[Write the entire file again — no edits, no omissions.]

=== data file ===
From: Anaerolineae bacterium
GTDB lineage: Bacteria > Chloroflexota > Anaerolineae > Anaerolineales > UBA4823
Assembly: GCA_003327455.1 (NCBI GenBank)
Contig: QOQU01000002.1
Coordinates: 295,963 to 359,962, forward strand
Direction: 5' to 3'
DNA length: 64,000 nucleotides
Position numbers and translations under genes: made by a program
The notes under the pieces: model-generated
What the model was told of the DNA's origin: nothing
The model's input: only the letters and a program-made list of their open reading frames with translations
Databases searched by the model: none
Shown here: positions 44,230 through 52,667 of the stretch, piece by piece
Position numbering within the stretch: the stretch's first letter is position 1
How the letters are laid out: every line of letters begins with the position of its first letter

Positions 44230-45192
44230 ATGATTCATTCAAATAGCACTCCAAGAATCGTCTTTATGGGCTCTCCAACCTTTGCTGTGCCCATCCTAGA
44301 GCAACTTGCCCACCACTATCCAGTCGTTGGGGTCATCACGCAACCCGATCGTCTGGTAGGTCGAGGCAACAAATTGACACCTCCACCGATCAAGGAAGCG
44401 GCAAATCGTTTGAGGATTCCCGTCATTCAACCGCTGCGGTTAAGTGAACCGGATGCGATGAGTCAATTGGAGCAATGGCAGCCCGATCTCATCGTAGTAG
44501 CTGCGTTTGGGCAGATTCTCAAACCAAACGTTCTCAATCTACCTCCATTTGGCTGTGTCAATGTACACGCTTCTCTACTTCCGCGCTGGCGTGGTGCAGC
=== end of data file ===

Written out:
From: Anaerolineae bacterium
GTDB lineage: Bacteria > Chloroflexota > Anaerolineae > Anaerolineales > UBA4823
Assembly: GCA_003327455.1 (NCBI GenBank)
Contig: QOQU01000002.1
Coordinates: 295,963 to 359,962, forward strand
Direction: 5' to 3'
DNA length: 64,000 nucleotides
Position numbers and translations under genes: made by a program
The notes under the pieces: model-generated
What the model was told of the DNA's origin: nothing
The model's input: only the letters and a program-made list of their open reading frames with translations
Databases searched by the model: none
Shown here: positions 44,230 through 52,667 of the stretch, piece by piece
Position numbering within the stretch: the stretch's first letter is position 1
How the letters are laid out: every line of letters begins with the position of its first letter

Positions 44230-45192
44230 ATGATTCATTCAAATAGCACTCCAAGAATCGTCTTTATGGGCTCTCCAACCTTTGCTGTGCCCATCCTAGA
44301 GCAACTTGCCCACCACTATCCAGTCGTTGGGGTCATCACGCAACCCGATCGTCTGGTAGGTCGAGGCAACAAATTGACACCTCCACCGATCAAGGAAGCG
44401 GCAAATCGTTTGAGGATTCCCGTCATTCAACCGCTGCGGTTAAGTGAACCGGATGCGATGAGTCAATTGGAGCAATGGCAGCCCGATCTCATCGTAGTAG
44501 CTGCGTTTGGGCAGATTCTCAAACCAAACGTTCTCAATCTACCTCCATTTGGCTGTGTCAATGTACACGCTTCTCTACTTCCGCGCTGGCGTGGTGCAGC